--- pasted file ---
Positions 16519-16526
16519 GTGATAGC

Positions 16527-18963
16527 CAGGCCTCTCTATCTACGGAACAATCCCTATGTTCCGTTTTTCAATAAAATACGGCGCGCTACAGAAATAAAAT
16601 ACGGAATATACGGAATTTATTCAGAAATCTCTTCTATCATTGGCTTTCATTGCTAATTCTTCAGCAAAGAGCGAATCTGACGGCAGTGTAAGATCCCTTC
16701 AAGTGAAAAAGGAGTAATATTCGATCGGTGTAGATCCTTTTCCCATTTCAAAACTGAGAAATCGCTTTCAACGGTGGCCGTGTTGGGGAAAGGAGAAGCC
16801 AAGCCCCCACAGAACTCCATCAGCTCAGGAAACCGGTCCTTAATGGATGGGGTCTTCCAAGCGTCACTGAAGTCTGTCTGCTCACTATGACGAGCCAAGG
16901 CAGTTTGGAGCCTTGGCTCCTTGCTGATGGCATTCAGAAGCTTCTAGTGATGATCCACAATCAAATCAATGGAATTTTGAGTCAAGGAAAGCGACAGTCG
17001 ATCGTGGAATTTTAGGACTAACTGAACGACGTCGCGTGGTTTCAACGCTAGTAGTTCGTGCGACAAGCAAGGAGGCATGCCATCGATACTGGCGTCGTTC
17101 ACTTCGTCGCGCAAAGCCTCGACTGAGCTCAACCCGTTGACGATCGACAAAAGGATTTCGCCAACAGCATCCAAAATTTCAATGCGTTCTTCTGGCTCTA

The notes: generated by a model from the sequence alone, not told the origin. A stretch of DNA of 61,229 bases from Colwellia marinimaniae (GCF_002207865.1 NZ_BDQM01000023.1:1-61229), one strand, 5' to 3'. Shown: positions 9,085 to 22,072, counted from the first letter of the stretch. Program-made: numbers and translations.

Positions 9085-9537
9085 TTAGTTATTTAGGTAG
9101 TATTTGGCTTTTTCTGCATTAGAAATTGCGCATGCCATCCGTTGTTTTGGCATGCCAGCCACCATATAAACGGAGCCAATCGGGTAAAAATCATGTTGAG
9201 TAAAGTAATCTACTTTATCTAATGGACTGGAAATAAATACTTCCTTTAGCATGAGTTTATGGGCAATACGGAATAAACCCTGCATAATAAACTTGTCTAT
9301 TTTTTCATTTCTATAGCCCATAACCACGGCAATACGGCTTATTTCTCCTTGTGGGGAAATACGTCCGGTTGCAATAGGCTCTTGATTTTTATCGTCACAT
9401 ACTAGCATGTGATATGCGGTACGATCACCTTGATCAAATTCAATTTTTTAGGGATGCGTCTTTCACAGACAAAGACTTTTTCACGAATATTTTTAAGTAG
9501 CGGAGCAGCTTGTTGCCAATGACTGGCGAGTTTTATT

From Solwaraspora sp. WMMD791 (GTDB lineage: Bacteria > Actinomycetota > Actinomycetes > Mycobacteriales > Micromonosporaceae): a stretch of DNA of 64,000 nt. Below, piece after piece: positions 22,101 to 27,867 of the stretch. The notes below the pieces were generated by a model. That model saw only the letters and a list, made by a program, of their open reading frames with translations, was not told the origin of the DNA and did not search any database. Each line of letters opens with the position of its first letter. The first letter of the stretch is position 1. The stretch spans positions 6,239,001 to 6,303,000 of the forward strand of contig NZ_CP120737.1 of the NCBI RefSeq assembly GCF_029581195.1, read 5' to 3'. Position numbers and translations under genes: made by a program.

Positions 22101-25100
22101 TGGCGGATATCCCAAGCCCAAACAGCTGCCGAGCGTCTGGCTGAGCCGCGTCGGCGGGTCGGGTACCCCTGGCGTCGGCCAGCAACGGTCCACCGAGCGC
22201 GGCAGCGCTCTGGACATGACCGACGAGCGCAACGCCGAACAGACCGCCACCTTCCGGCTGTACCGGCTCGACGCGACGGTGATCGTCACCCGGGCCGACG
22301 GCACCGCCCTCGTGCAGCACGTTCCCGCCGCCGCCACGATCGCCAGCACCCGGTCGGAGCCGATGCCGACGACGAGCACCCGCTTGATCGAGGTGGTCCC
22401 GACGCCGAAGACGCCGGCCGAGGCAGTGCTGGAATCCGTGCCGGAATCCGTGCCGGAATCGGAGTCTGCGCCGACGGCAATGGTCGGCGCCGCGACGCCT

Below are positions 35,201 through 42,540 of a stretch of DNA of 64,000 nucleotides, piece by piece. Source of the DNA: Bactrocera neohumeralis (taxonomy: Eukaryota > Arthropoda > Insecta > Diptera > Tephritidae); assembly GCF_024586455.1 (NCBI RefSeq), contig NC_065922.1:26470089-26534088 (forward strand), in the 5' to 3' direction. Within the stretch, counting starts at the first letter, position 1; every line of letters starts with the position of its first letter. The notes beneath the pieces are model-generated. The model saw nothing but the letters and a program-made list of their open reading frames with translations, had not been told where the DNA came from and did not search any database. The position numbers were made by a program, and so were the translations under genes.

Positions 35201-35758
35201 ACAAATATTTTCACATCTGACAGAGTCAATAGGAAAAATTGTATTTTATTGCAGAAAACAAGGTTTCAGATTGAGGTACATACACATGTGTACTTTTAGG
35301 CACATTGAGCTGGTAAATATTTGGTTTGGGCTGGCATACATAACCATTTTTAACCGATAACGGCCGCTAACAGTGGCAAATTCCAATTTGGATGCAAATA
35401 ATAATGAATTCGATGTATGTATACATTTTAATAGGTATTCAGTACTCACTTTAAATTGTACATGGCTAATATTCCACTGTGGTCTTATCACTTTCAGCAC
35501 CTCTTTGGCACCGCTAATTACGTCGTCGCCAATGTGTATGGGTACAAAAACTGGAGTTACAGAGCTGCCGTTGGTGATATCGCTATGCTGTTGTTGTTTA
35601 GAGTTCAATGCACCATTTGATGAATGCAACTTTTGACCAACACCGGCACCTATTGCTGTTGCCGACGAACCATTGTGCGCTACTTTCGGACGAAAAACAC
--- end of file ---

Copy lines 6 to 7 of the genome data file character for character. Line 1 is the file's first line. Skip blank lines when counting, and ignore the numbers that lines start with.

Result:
16701 AAGTGAAAAAGGAGTAATATTCGATCGGTGTAGATCCTTTTCCCATTTCAAAACTGAGAAATCGCTTTCAACGGTGGCCGTGTTGGGGAAAGGAGAAGCC
16801 AAGCCCCCACAGAACTCCATCAGCTCAGGAAACCGGTCCTTAATGGATGGGGTCTTCCAAGCGTCACTGAAGTCTGTCTGCTCACTATGACGAGCCAAGG